CNN Underscored reviews financial products based on their overall value. We may receive a commission through our affiliate partners if you apply and are approved for a product, but our reporting is always independent and objective. Terms apply to American Express benefits and offers. Enrollment may be required for select American Express benefits and offers. Visit americanexpress.com to learn more.
This article is a part of CNN Underscored’s Guide to Summer Travel, a weeklong focus on how you can travel better, smarter and more stress-free on your summer trip.
Everyone is in need of that next big vacation, but before you go ahead and click the “book now” button, you’ll want to make sure you’re using a credit card that will cover you in case something unfortunate happens. Think things like flight delays and lost checked bags.
Many people are unaware that some credit cards include various travel insurance benefits, which could come in handy during your next trip. For example, if you need to cancel your trip because you get sick before you depart, insurance provided by certain credit cards would reimburse you for eligible nonrefundable bookings.
Knowing the ins and outs of these travel insurance protections and which credit card provides what coverage could potentially save you a boatload of money. Hopefully you never have to use these benefits, but if you do, your wallet will be pleasantly surprised.
Credit card travel protections are not the same thing as travel insurance, which is a broad policy you can buy to cover a specific trip or series of trips. The travel protections that come on eligible credit cards are tailored to cover specific issues you might encounter on a trip.
There are typically seven different benefits that credit cards can potentially cover — here’s a quick explanation of each type of coverage:
Trip cancellation and interruption insurance: If you need to cancel a covered trip or if your covered trip is interrupted in the middle of travel due to illness, injury, weather or terrorist incident, this coverage will reimburse you for your nonrefundable expenses related to the delay cancellation. There are a number of exclusions, so you’ll need to read the fine print of your particular credit card for details.
This means if you fall ill with any illness — including the flu, coronavirus or RSV — and need to cancel your trip or cut it short as a result, you can file a claim with your credit card if it has trip cancellation or interruption coverage. The same coverage also applies if a quarantine is imposed by a physician due to coronavirus, or if an authoritative power imposes travel restrictions.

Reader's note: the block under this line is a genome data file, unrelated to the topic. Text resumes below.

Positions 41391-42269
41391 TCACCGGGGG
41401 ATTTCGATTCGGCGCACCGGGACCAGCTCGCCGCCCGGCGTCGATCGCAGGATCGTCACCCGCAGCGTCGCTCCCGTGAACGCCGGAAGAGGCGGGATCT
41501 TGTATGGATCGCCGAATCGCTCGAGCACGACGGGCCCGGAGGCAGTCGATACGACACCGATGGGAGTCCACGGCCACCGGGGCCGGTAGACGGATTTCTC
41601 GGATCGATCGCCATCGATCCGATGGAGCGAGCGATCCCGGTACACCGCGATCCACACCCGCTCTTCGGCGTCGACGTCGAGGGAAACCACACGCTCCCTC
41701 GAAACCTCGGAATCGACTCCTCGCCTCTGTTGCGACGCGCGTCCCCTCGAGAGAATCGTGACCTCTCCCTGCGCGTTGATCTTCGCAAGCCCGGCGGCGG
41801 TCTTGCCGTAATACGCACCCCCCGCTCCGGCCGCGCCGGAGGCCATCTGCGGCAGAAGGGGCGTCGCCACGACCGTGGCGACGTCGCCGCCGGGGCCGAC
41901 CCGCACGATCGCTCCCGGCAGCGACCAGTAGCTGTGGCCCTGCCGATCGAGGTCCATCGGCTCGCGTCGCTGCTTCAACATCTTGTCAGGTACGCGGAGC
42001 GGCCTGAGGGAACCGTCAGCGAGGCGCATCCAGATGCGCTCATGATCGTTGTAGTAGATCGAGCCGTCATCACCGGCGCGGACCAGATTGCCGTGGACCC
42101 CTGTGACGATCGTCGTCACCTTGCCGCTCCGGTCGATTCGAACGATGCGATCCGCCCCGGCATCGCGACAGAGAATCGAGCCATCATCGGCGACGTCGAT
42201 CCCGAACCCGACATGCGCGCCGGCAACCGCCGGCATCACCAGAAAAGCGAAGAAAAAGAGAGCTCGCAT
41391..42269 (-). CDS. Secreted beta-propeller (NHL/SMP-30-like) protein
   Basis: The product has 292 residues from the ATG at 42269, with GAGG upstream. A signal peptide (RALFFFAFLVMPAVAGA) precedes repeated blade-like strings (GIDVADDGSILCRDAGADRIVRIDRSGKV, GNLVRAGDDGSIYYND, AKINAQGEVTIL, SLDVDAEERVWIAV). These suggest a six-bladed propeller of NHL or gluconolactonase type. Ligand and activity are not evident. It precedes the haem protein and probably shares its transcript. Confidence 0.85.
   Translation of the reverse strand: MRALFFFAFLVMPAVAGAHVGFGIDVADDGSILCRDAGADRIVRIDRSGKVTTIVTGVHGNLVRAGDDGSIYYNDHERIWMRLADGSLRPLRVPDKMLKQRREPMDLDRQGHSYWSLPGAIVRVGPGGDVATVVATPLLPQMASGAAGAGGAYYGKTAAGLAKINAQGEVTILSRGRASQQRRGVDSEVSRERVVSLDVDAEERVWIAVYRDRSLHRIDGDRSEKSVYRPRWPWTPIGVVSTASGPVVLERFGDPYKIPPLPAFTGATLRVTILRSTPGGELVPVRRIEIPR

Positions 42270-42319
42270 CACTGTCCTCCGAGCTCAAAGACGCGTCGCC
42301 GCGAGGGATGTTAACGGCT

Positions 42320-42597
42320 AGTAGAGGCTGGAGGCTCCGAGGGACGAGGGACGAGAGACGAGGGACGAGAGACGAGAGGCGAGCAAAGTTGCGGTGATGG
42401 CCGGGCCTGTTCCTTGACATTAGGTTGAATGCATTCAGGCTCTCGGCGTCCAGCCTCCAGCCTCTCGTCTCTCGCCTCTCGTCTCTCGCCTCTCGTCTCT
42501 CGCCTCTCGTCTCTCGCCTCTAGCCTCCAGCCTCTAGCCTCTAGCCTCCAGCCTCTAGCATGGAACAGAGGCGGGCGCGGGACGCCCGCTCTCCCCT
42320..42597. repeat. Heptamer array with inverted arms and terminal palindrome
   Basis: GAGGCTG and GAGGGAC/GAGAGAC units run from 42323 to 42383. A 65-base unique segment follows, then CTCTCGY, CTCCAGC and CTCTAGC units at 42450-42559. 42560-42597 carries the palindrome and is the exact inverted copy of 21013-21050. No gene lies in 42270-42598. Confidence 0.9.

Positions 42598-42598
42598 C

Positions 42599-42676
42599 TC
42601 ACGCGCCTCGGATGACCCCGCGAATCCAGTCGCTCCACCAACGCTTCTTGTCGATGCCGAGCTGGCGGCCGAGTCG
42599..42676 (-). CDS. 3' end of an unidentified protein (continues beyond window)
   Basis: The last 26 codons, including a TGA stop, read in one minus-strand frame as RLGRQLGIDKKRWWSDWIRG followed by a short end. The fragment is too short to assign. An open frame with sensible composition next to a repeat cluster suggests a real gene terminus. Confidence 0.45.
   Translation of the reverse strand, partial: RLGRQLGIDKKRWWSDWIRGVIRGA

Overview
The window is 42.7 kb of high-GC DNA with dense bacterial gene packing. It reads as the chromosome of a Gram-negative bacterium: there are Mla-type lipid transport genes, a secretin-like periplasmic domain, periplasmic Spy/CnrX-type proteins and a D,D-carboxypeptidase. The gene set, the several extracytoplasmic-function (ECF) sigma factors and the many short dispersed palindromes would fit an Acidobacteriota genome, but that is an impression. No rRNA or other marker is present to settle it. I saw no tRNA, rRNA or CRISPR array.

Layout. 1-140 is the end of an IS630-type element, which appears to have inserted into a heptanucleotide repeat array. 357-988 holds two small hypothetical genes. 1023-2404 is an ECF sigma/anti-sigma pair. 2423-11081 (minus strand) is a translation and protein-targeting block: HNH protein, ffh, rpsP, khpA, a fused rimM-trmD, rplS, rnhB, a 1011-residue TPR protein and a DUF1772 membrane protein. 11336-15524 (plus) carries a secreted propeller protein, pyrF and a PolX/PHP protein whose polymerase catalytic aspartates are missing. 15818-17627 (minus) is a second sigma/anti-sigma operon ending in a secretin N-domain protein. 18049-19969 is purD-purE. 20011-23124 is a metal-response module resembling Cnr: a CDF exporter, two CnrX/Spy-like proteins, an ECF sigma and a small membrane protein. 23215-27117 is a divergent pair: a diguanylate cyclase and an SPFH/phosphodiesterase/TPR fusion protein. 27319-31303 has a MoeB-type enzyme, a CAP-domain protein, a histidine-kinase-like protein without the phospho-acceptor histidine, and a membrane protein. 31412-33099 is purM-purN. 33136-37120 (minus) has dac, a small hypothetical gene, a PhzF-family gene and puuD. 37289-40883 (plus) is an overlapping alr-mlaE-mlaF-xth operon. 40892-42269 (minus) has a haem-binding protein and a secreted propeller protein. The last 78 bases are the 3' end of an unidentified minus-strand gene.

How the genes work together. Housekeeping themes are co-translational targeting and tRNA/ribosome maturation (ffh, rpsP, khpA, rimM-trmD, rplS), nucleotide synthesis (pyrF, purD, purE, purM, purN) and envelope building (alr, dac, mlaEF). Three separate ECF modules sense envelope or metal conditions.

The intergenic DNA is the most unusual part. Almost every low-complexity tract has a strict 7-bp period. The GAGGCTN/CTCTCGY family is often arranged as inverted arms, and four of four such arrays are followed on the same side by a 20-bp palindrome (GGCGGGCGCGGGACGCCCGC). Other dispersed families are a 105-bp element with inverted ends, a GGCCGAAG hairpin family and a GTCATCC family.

However, if you choose to cancel a trip as a precautionary measure, this isn’t considered a covered event, and the travel insurance on your credit card most likely won’t reimburse you for your lost expenses.
Trip delay insurance: If your common carrier (meaning an airine, bus, cruise ship or train) is delayed for a certain number of hours due to a covered reason, such as weather or mechanical issues, you can be reimbursed for many eligible out-of-pocket expenses, such as meals, transportation, lodging and toiletries.
Lost luggage reimbursement: If your carrier loses or damages your carry-on or checked luggage, you’ll be reimbursed up to a maximum amount.
Baggage delay reimbursement: If your checked baggage is delayed for a certain number of hours, you’ll be reimbursed up to a maximum amount per day for eligible essentials, such as clothing, toiletries and a cell phone charger.
Rental car insurance: Many credit cards offer rental car damage coverage, which allows you to waive some of the pricey insurance policies offered by car rental agencies.
Some cards offer what’s known as “secondary” car rental insurance, which means your credit card coverage will only kick in after any other insurance coverage takes place, such as your own personal auto policy. Other credit cards offer “primary” car rental insurance, meaning you don’t have to worry about filing a claim with anyone else first.
Travel accident insurance: If you (or in some cases, your immediate family members) suffer an accidental death or dismemberment during travel, your beneficiary can make a claim for coverage on credit cards with this policy.
Emergency evacuation insurance: If you’re injured or become sick during a trip far from home that results in an emergency evacuation, you’ll be covered for eligible medical services and transportation.
Related: These credit cards will make your summer travel easier and less expensive.
Here’s a look at the specific travel protections that are available on each of these credit cards:
Let’s dive into the details of each of these cards and see which one might be the best choice for you when you’re booking a trip in 2023.
If travel insurance is one of your top priorities when it comes to a credit card, the Chase Sapphire Reserve is the best choice out there. In fact, it’s the only card that offers all seven types of coverage mentioned in the chart above. And across those categories, it offers top-of-the-line insurance and generous reimbursement caps.
Where this card really stands out is in its trip delay coverage. If your mode of transportation is delayed for six hours or more, the coverage kicks in immediately. On many credit cards that offer this protection, the coverage doesn’t apply until your transportation is delayed for 12 hours or more — or only when it requires an overnight stay.